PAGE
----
London—On October 5, lawyer Martyn Day walked out the front door of London’s High Court to greet a throng of ravenous reporters gathered outside. He was there to tell them what they were hungry to hear—that the British Empire is now on trial. Earlier that day, the court ruled that three elderly Kenyans who were tortured and abused by British colonial officers in the 1950s can move forward with their claims against the British government. In dismissing the objections of the UK Foreign and Commonwealth Office (FCO) that today’s Britain is not to blame for the wrongs of its colonial forebears and that too much time has elapsed for a fair trial, the High Court removed the claimants’ last barrier. The case can now go to trial. For the first time, colonial victims can sue the British state.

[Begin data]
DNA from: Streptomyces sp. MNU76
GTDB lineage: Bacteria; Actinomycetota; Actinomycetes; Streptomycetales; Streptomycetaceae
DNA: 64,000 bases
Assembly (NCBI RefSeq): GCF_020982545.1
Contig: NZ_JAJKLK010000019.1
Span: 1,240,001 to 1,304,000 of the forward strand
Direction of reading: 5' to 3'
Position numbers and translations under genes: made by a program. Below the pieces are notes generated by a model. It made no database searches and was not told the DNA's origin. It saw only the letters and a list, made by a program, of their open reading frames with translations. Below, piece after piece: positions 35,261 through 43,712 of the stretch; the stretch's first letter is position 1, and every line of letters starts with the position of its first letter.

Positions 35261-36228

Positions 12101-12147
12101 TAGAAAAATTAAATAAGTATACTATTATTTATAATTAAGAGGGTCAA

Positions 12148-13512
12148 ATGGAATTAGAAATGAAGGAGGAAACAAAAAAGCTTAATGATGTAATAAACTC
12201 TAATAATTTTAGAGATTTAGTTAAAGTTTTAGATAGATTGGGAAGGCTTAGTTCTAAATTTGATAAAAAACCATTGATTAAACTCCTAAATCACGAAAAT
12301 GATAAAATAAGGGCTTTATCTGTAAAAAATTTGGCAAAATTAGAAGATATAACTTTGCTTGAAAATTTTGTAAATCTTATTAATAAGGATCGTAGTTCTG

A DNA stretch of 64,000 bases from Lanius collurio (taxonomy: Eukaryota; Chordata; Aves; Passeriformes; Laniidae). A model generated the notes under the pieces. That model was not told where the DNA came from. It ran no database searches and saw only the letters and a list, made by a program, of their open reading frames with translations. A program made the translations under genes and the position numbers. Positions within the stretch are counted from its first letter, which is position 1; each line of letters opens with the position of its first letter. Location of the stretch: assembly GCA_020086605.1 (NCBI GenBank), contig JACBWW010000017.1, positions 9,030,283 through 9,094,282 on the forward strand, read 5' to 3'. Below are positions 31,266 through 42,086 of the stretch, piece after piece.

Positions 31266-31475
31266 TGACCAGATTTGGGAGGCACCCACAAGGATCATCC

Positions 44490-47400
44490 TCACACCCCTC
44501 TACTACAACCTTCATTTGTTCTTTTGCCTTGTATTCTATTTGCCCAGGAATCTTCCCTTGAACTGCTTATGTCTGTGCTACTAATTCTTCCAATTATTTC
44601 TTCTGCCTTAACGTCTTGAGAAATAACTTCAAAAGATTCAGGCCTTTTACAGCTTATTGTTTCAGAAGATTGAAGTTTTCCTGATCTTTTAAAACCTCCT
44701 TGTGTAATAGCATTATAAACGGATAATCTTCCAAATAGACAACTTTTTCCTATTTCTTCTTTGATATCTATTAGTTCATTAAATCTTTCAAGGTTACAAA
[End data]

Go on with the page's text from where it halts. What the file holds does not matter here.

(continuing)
“This is an...

You do not currently have access to this content.